International Day of Forest


Guyana has a vast forest which covers more than three-quarters of its landmass and contains numerous tree species. Additionally, Guyana has a very low deforestation rate which is often used as an excuse for mismanagement of forest resources.

However, our forest provides invaluable services and the importance of protecting and conserving our enormous forest resources cannot be over-emphasised. Therefore, Guyana will be joining the rest of the world on Thursday, March 21, 2019, in celebrating this very important and diverse ecosystem; the forest.

International Day of Forests
March 21 has been designated as the “International Day of Forests” by the UN General Assembly. The goal of this observance is to help us to appreciate the importance of forests and of trees to our world and to raise awareness of the threats. Each year a theme is selected to highlight a specific area of interest; this year’s theme, ‘Forests and Education’ seeks to raise awareness on how sustainably managed forests provide a wide array of contributions in this area. Therefore, education is vital for the proper management of the forest.

The Importance of Forests
Forests not only provide livelihoods for more than 1.7 billion people and over 2000 indigenous cultures; they provide more than 50 percent of the shelter for species such as insects and animals. They also balance out the levels of oxygen and CO2 in the environment; protect the watersheds which supply fresh water to rivers; provide food for a variety of insects, mammals, birds and reptiles and can cool the air in urban areas by as much as 2 to 8 degrees Celsius.

Why should you be concerned?
Over 32 million acres of forests are lost with every passing year. This removes vital habitats for numerous plant and animal species, lowers carbon dioxide absorption and oxygen production, and increases the world’s collective carbon footprint. In fact, almost as much CO2 is emitted during deforestation efforts as is by the world transportation industry. Forests still cover around 30 percent of Earth’s land mass, but these important natural resources are shrinking day by day.

The most common pressures causing deforestation and severe forest degradation are agriculture, unsustainable forest management, mining, infrastructure projects and increased fire incidence and intensity. These are all issues which can be addressed with proper management of the forest.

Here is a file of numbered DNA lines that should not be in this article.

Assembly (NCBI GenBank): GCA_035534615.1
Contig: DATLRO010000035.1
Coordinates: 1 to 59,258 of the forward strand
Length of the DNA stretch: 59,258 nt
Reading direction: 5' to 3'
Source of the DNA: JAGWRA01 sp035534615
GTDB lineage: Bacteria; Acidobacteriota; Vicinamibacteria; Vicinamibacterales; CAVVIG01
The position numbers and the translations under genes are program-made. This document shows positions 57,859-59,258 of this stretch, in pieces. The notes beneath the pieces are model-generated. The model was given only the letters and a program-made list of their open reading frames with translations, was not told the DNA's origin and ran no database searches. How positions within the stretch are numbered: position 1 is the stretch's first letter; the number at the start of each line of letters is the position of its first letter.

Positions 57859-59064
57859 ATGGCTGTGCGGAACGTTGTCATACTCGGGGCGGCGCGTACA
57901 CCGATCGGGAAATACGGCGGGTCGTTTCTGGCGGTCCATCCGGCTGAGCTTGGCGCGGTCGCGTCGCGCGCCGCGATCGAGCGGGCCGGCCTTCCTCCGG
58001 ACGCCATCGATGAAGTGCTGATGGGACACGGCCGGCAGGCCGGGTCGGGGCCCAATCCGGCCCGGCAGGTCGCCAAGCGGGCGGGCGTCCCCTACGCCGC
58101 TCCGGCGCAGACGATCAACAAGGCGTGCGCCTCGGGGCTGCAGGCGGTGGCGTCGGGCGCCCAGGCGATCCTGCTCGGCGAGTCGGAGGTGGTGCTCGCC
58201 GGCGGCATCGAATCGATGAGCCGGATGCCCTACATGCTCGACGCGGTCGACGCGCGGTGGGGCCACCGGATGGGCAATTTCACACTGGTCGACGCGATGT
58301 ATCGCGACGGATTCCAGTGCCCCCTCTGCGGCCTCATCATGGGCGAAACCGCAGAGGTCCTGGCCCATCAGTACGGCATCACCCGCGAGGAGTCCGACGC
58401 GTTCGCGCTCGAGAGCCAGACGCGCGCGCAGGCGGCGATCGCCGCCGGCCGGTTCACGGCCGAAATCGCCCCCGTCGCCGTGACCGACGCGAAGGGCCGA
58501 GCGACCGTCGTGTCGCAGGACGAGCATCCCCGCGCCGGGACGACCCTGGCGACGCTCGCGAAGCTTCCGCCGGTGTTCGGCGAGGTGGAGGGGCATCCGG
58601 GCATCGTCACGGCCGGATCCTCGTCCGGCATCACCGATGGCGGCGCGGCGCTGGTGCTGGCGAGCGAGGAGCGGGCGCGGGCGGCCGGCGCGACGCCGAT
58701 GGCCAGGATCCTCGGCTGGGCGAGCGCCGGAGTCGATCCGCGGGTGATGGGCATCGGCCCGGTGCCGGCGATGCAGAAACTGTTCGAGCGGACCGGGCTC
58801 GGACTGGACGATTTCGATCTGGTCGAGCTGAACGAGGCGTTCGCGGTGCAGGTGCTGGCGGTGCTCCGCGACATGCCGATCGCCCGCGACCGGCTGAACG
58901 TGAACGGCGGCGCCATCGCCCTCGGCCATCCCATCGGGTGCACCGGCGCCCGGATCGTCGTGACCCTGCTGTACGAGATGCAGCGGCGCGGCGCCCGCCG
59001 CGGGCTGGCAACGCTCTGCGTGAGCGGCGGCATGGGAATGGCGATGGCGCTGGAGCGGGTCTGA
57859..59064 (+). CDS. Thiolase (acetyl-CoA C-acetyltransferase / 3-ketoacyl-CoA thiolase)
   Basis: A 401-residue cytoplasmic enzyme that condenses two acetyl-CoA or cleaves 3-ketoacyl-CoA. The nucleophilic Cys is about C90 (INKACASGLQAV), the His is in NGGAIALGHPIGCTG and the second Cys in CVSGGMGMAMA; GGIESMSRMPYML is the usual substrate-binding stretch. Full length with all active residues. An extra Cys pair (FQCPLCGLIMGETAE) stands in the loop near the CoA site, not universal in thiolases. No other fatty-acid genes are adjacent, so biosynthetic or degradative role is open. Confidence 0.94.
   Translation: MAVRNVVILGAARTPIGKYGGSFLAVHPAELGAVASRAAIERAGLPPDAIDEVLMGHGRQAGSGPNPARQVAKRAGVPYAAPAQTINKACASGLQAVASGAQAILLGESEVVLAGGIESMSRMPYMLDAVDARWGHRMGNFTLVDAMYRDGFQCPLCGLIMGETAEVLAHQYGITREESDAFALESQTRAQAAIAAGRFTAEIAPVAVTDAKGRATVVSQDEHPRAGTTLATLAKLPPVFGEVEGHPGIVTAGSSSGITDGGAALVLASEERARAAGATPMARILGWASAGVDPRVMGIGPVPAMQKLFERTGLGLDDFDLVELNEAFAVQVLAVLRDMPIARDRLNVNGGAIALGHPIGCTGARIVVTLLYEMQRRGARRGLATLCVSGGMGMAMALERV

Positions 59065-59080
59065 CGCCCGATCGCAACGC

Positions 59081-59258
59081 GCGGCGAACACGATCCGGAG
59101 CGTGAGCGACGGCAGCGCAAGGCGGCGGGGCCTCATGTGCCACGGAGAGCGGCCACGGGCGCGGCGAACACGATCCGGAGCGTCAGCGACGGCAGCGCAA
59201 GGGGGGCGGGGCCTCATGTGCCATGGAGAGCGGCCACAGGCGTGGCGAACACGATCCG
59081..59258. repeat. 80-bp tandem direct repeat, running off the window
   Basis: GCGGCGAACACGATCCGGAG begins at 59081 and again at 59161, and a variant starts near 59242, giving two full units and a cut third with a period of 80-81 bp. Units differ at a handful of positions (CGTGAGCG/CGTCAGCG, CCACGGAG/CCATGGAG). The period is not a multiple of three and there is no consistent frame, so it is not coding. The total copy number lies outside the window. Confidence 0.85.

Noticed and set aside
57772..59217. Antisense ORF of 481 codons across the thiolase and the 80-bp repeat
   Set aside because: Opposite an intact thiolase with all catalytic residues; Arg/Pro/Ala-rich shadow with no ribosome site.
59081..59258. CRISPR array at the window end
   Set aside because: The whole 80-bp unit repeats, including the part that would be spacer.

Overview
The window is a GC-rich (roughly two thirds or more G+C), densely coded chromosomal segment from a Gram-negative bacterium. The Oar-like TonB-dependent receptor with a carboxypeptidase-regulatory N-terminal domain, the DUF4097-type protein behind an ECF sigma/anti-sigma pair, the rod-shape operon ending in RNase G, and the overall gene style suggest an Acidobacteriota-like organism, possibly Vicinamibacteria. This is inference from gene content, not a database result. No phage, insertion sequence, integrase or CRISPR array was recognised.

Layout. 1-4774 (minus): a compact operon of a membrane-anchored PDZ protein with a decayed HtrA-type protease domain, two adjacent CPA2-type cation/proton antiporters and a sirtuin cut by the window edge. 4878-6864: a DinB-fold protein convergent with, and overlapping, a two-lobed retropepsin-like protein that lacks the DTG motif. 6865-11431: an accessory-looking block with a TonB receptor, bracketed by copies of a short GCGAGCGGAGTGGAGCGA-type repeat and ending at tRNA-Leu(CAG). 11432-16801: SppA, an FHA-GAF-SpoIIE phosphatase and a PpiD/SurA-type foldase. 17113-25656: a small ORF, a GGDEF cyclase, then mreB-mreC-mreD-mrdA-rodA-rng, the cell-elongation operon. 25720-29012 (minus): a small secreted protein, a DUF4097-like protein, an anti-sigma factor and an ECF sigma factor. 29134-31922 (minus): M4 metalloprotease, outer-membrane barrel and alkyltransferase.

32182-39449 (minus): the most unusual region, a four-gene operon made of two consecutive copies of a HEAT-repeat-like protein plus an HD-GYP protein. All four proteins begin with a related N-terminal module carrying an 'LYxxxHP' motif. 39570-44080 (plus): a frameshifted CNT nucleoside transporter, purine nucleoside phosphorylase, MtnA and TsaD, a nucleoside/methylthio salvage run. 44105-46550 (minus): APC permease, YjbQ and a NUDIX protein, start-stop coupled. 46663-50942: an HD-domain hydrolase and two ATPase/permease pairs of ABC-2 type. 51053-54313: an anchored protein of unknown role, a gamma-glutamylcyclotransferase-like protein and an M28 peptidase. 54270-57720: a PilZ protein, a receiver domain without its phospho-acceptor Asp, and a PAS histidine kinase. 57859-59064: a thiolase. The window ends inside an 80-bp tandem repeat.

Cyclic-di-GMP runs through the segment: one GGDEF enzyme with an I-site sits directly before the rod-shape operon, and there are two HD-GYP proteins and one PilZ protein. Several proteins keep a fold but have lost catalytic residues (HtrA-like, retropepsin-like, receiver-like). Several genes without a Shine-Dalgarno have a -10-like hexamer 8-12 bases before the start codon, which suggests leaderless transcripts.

Guyana and the European Union partnering to strengthen Forest Management
Guyana and the European Union (EU), supported by the Food and Agriculture Organisation of the United Nations (FAO), in 2018 inked a forest agreement EU-FLEGT/VPA to help to ensure that Guyana’s forests are valued, managed and conserved now and for future generations. This agreement which started years prior is held as historic and now sets an example for the Caribbean Region as the first VPA in a Caribbean country.

The VPA enables the forestry sector to continue to contribute to the national green economy while maintaining low deforestation rates and most importantly safeguard Guyana’s unique patrimony for future generations to come. Further, the Guyana Forestry Commission house the Secretariat and is the focal point for EU-FLEGT.

More so, the Environmental Protection Agency (EPA) has received funding under the FAO-EU FLEGT Programme to execute the project, “Providing Capacity Building Assistance to Community Forest Organisations (CFOs) on the on the Environmental Authorisation process in Guyana.”

This project will utilise awareness and capacity building as a means of supporting Forest Operators on the process involved in obtaining an Environmental Authorisation in accordance with the Environmental Protection Act, Cap 20:05, Laws of Guyana and the EUFLEGT-VPA legality definition (Annex11).

This initiative involves a series of exploratory meetings in all relevant Administrative Regions followed by workshops with the identified stakeholders. To this end, 69 CFOs are targeted for this project with the goal of having 70 percent of CFO operations permitted by the end of the project. To date, the Agency has completed capacity building workshops with CFOs and other interest groups in Regions 1, 2, 7, 9 and 10.

Participants were equipped with the requisite knowledge and resources to become authorised and ensure their practices are sustainable with is congruent with the theme for this year’s observance.
Join in the celebrations and do your part to care for our forest and secure the present and future generations.

You can share your ideas and questions by sending letters to: “Our Earth, Our Environment”, C/O ECEA Programme, Environmental Protection Agency, Ganges Street, Sophia, Georgetown, or email us at or follow us on Facebook and Instagram.